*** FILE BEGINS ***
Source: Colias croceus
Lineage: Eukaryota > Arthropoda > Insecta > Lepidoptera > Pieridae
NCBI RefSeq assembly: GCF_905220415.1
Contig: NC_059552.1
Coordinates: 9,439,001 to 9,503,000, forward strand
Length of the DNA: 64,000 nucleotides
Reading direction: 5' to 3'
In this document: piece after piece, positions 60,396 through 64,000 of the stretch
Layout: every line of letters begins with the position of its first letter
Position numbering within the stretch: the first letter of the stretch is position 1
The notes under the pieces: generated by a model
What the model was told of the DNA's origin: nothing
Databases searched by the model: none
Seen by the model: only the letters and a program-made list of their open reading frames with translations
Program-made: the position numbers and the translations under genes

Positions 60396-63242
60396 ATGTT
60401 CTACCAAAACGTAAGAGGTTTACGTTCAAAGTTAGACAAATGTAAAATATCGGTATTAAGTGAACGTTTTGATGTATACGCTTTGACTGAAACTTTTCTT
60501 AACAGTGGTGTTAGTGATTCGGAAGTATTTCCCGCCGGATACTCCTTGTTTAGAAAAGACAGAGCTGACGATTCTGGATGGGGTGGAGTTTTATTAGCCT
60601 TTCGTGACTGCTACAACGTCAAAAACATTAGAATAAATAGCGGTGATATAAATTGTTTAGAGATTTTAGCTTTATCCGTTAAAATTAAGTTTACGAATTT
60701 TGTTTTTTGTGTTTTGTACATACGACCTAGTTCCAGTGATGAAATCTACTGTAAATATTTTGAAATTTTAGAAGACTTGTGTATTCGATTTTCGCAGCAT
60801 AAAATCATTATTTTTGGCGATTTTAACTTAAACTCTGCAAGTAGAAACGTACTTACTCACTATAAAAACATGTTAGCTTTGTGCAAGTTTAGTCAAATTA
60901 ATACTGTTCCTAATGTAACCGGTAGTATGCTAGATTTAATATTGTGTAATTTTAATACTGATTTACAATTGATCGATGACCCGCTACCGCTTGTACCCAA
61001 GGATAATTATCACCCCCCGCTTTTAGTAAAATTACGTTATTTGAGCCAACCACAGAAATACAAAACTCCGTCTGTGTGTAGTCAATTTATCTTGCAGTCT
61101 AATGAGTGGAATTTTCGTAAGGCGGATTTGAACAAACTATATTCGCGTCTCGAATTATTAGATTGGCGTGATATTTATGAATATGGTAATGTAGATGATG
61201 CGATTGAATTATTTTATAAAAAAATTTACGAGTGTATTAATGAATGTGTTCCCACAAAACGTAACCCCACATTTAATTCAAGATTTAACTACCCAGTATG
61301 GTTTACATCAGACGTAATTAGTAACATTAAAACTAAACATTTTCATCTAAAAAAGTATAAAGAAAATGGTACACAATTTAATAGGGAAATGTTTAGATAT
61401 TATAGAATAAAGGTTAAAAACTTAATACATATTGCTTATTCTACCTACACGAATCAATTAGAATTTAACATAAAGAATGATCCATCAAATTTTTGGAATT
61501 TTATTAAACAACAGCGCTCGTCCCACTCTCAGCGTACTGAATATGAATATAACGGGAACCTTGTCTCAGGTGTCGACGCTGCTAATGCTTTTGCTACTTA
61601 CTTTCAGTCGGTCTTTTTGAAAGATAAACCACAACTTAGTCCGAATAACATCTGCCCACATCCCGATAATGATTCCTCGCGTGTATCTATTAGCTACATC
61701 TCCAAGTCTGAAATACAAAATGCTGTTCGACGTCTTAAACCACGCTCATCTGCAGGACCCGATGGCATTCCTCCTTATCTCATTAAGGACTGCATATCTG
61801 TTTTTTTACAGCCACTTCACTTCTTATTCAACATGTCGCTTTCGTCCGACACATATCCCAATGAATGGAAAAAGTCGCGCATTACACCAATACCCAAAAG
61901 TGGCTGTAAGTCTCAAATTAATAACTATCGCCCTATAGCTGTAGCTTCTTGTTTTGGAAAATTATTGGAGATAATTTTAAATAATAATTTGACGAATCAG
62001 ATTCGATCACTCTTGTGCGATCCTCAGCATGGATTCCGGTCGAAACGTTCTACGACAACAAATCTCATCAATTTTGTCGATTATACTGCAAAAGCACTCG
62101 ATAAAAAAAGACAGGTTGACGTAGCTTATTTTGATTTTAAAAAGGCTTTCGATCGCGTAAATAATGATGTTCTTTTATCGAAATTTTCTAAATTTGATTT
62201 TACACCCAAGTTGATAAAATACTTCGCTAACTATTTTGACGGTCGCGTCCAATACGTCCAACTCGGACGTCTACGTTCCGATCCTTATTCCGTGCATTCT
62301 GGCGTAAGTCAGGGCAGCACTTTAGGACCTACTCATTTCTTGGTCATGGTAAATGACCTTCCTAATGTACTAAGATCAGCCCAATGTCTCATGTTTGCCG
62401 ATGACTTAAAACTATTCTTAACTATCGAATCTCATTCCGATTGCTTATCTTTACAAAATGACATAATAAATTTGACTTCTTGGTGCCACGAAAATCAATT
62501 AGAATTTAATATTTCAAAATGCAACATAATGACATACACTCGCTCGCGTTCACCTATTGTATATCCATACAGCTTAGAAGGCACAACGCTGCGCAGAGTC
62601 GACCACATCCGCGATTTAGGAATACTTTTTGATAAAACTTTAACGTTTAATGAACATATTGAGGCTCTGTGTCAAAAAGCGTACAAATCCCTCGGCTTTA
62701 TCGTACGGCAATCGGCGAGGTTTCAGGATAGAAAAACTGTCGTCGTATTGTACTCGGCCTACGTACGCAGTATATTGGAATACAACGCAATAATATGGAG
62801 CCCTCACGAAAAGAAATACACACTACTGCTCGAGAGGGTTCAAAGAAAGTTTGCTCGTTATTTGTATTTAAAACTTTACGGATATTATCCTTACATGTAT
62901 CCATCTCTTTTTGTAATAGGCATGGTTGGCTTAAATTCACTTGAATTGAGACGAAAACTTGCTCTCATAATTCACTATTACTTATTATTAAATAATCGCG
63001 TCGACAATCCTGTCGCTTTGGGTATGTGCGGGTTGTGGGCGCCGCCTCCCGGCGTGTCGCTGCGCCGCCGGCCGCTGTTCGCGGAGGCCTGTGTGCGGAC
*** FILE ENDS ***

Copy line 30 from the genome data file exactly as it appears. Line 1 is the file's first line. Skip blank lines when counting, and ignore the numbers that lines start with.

61601 CTTTCAGTCGGTCTTTTTGAAAGATAAACCACAACTTAGTCCGAATAACATCTGCCCACATCCCGATAATGATTCCTCGCGTGTATCTATTAGCTACATC